PerspectivePhysics

Moving Beyond Trust in Quantum Computing

Science  20 Jan 2012:
Vol. 335, Issue 6066, pp. 294-295
DOI: 10.1126/science.1216922

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Summary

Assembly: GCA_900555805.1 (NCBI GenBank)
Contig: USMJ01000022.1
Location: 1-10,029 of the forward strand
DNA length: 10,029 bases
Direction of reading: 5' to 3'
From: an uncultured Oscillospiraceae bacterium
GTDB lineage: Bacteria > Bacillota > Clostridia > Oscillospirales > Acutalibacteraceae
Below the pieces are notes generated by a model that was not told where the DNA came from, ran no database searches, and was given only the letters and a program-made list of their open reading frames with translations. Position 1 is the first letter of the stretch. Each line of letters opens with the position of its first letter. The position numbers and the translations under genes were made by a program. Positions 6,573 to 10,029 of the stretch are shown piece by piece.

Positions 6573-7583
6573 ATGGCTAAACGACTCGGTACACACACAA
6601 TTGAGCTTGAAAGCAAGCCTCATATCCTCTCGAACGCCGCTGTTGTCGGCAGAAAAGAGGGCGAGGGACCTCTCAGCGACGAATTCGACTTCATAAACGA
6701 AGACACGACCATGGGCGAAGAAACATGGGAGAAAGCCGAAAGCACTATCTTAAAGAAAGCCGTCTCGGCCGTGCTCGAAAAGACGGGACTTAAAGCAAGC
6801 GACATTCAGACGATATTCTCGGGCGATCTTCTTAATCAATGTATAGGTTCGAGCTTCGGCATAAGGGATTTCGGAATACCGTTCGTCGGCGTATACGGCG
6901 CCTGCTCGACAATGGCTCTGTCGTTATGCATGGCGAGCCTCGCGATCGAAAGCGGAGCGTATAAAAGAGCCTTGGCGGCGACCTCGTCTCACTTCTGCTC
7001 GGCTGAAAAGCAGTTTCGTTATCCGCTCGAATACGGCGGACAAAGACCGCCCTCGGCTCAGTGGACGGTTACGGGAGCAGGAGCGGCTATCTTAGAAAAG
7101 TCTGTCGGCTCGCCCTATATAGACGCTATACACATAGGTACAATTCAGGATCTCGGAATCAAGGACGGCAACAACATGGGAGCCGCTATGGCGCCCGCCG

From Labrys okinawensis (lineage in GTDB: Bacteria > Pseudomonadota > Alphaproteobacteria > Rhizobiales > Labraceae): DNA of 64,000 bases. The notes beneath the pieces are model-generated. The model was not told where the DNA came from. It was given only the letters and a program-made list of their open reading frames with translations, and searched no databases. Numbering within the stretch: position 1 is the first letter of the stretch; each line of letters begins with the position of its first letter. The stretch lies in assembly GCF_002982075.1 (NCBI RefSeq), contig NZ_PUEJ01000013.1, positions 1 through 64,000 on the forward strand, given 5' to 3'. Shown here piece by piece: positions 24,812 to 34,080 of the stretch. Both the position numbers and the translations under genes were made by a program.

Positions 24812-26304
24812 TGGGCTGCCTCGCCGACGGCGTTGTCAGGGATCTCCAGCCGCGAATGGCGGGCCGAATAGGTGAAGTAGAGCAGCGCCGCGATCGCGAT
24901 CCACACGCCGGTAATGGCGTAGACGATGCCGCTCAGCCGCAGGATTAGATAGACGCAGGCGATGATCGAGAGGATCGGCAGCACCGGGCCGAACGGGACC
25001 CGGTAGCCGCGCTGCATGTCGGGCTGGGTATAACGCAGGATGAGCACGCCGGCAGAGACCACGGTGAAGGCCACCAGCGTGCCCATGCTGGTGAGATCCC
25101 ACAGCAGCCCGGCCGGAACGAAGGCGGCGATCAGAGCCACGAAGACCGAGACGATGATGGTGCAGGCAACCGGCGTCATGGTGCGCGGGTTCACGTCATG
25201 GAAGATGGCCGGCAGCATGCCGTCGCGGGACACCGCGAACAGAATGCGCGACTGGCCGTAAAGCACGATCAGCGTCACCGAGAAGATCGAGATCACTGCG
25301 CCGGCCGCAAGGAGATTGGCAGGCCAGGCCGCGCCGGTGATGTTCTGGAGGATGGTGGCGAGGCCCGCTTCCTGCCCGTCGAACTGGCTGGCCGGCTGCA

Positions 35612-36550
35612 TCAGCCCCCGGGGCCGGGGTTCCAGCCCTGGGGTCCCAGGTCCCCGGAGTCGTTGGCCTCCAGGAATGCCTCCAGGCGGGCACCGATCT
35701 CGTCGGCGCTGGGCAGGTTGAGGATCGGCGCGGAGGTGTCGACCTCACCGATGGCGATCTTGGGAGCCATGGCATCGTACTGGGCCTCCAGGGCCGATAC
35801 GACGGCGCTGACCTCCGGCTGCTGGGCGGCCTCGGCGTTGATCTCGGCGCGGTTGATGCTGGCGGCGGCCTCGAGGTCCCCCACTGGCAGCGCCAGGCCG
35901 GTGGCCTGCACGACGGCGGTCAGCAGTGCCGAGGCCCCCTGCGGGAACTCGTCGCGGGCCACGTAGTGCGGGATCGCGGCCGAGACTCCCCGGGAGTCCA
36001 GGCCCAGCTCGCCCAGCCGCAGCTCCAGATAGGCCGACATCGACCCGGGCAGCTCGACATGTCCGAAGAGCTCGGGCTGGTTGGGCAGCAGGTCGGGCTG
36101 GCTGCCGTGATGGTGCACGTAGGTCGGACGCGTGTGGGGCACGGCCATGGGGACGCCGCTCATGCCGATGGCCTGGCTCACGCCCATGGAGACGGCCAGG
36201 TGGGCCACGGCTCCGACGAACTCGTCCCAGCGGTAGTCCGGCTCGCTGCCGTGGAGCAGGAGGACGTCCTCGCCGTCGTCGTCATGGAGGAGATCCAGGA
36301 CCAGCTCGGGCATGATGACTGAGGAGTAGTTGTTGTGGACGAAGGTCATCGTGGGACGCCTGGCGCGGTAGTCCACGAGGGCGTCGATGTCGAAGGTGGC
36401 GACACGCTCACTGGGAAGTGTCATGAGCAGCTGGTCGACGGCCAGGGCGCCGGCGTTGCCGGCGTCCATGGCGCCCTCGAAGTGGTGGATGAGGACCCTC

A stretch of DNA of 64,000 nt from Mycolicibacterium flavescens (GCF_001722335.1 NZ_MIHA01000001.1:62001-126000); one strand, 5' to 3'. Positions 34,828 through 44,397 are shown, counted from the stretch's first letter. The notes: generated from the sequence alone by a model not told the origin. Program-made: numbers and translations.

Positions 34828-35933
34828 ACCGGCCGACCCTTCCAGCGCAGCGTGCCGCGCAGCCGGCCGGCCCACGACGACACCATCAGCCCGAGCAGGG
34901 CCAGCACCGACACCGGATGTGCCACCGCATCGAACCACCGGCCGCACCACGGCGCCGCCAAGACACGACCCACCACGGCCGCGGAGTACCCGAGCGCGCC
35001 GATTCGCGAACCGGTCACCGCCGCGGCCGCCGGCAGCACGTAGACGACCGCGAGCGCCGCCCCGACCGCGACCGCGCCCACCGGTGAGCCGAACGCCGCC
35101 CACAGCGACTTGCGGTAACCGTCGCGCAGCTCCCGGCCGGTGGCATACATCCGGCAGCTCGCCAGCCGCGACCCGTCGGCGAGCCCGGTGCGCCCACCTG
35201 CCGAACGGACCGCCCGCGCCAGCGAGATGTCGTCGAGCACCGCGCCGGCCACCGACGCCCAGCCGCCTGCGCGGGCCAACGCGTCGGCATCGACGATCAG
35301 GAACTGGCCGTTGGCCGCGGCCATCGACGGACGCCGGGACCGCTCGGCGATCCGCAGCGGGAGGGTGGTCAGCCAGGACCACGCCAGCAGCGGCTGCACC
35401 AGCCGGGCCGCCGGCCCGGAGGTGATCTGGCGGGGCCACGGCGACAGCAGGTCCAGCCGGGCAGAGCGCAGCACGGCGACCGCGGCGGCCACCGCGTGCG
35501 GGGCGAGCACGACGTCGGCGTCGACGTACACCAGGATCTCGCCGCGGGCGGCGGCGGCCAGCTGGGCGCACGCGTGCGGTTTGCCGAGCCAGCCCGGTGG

Suppose you have just come up with a killer application for a quantum computer and, by a stroke of amazing luck, a company announces that they have made the world's first large-scale quantum computer. You want them to run your app, but you don't want to disclose the code, your input, or the output. The company, on the other hand, would like to convince you—and the rest of the world—that they have a genuine quantum computer, but they don't trust you enough to show it to you (you might be a spy for a competitor). Neither of you trusts the other—can anything be done to break the impasse? Amazingly, the answer is “yes.” On page 303 of this issue, Barz et al. (1) show experimentally that neither of you has to reveal anything, if you can manipulate single quantum bits (qubits).